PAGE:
PLoS By Category | Recent PLoS Articles

Urology


A Tri-Marker Proliferation Index Predicts Biochemical Recurrence after Surgery for Prostate Cancer
Published: Monday, May 23, 2011
Author: Sameer Malhotra et al.

by Sameer Malhotra, Jacques Lapointe, Keyan Salari, John P. Higgins, Michelle Ferrari, Kelli Montgomery, Matt van de Rijn, James D. Brooks, Jonathan R. Pollack

Prostate cancer exhibits tremendous variability in clinical behavior, ranging from indolent to lethal disease. Better prognostic markers are needed to stratify patients for appropriately aggressive therapy. By expression profiling, we can identify a proliferation signature variably expressed in prostate cancers. Here, we asked whether one or more tissue biomarkers might capture that information, and provide prognostic utility. We assayed three proliferation signature genes: MKI67 (Ki-67; also a classic proliferation biomarker), TOP2A (DNA topoisomerase II, alpha), and E2F1 (E2F transcription factor 1). Immunohistochemical staining was evaluable on 139 radical prostatectomy cases (in tissue microarray format), with a median clinical follow-up of eight years. Each of the three proliferation markers was by itself prognostic. Notably, combining the three markers together as a “proliferation index” (0 or 1, vs. 2 or 3 positive markers) provided superior prognostic performance (hazard ratio?=?2.6 (95% CI: 1.4–4.9); P?=?0.001). In a multivariate analysis that included preoperative serum prostate specific antigen (PSA) levels, Gleason grade and pathologic tumor stage, the composite proliferation index remained a significant predictor (P?=?0.005). Analysis of receiver-operating characteristic (ROC) curves confirmed the improved prognostication afforded by incorporating the proliferation index (compared to the clinicopathologic data alone). Our findings highlight the potential value of a multi-gene signature-based diagnostic, and define a tri-marker proliferation index with possible utility for improved prognostication and treatment stratification in prostate cancer.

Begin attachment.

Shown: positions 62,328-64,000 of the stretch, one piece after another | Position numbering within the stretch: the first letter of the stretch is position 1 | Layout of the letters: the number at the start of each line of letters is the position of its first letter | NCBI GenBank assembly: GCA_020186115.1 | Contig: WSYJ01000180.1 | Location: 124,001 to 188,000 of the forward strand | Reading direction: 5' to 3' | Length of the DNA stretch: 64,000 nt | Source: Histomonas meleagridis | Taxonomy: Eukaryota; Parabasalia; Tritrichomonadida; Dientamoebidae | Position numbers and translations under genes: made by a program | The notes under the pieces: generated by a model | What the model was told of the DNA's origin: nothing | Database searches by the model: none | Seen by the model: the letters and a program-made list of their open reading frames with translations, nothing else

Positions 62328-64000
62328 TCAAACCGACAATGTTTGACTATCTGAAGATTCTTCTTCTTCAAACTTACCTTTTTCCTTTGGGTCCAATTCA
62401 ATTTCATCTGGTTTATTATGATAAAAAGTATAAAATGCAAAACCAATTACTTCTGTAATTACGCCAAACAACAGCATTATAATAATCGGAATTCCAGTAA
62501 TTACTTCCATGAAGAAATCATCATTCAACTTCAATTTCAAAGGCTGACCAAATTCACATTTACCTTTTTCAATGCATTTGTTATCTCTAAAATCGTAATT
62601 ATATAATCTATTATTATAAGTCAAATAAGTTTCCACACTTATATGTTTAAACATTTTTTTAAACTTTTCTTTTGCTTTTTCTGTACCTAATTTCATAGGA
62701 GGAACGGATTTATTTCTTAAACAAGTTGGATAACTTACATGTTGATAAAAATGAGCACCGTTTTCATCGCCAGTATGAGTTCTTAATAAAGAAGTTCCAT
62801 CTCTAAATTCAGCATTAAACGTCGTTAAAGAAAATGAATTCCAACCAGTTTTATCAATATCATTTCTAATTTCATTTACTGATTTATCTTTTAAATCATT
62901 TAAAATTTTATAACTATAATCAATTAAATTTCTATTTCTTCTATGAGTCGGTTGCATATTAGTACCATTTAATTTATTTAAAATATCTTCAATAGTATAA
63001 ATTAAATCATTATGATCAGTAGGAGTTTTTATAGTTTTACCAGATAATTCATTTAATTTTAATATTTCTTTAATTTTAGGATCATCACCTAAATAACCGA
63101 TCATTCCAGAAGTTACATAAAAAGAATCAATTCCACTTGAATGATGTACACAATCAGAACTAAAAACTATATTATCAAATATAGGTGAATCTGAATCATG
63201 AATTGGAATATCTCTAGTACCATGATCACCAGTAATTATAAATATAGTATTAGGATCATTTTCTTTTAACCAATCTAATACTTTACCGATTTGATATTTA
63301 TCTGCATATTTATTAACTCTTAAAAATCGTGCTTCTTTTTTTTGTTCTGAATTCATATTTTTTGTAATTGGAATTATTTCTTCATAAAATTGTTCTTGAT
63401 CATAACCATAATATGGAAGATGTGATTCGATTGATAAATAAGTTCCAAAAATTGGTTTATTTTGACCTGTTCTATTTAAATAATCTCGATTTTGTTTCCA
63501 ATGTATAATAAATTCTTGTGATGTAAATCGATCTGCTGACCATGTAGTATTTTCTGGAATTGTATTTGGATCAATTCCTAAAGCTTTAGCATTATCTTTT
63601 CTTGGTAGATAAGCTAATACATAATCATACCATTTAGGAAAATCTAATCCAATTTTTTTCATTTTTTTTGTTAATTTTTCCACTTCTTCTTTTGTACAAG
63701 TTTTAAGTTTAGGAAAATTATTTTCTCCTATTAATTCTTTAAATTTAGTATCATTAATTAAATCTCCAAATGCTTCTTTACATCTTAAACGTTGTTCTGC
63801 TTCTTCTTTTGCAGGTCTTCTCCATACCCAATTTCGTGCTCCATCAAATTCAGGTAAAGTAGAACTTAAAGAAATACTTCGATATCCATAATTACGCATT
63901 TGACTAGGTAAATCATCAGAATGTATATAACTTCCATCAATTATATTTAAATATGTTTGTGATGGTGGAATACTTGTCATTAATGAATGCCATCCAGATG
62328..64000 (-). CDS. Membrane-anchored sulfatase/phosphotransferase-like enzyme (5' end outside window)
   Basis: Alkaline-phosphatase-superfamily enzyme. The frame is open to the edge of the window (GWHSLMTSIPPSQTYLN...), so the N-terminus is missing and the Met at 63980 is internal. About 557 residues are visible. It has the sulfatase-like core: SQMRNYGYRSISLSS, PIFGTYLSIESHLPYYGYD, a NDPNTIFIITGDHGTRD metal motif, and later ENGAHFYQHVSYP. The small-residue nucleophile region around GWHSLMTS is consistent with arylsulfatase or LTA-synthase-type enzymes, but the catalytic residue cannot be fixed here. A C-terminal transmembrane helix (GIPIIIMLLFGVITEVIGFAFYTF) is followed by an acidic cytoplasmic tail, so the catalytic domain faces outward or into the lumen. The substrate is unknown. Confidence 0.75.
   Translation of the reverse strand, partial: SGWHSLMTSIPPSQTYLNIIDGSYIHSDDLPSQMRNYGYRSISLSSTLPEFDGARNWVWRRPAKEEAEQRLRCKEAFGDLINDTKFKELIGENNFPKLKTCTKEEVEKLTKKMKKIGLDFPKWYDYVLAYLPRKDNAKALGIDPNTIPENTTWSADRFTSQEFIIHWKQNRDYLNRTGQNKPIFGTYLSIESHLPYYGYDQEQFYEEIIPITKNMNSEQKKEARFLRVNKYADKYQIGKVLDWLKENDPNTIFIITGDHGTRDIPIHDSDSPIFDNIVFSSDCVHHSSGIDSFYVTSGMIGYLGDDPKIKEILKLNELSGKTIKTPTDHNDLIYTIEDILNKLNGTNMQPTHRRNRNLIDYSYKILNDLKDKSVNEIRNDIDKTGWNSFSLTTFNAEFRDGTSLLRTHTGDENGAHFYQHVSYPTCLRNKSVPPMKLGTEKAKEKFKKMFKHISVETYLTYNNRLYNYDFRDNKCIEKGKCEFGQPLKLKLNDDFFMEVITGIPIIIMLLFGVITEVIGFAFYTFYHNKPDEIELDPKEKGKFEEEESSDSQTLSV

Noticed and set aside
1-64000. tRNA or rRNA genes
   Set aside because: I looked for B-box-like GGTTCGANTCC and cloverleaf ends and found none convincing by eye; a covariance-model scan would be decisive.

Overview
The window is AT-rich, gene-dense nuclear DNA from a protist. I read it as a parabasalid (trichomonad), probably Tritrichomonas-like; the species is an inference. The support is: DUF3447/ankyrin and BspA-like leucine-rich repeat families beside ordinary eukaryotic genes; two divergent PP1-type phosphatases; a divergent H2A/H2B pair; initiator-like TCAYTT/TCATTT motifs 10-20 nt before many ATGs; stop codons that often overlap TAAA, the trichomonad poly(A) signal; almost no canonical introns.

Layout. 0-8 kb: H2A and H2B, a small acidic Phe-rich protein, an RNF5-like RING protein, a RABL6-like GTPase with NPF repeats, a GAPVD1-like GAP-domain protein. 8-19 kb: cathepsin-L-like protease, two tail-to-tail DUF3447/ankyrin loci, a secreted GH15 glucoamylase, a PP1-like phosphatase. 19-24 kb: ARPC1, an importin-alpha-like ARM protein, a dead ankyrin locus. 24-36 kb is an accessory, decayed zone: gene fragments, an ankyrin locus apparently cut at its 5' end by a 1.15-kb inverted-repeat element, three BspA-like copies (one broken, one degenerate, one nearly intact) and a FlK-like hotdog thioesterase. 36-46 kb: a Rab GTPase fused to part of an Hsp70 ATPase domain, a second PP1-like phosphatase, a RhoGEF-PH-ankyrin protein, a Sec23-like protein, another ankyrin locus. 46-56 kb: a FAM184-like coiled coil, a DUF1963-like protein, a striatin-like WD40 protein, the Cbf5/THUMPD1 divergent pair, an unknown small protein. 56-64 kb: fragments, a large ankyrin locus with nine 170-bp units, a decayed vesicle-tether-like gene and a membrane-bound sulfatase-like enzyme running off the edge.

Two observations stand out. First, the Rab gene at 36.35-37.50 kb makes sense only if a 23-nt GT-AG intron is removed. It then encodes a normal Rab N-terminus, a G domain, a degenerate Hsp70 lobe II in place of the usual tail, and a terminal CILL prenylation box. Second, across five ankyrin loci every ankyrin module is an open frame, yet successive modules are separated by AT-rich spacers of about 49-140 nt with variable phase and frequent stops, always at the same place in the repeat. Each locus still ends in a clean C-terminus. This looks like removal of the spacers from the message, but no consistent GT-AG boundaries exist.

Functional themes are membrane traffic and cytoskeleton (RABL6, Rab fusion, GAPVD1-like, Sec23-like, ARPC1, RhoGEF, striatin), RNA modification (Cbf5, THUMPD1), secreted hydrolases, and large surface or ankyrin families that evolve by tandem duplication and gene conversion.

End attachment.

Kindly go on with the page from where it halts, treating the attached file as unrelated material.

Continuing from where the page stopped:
More...

 
//-->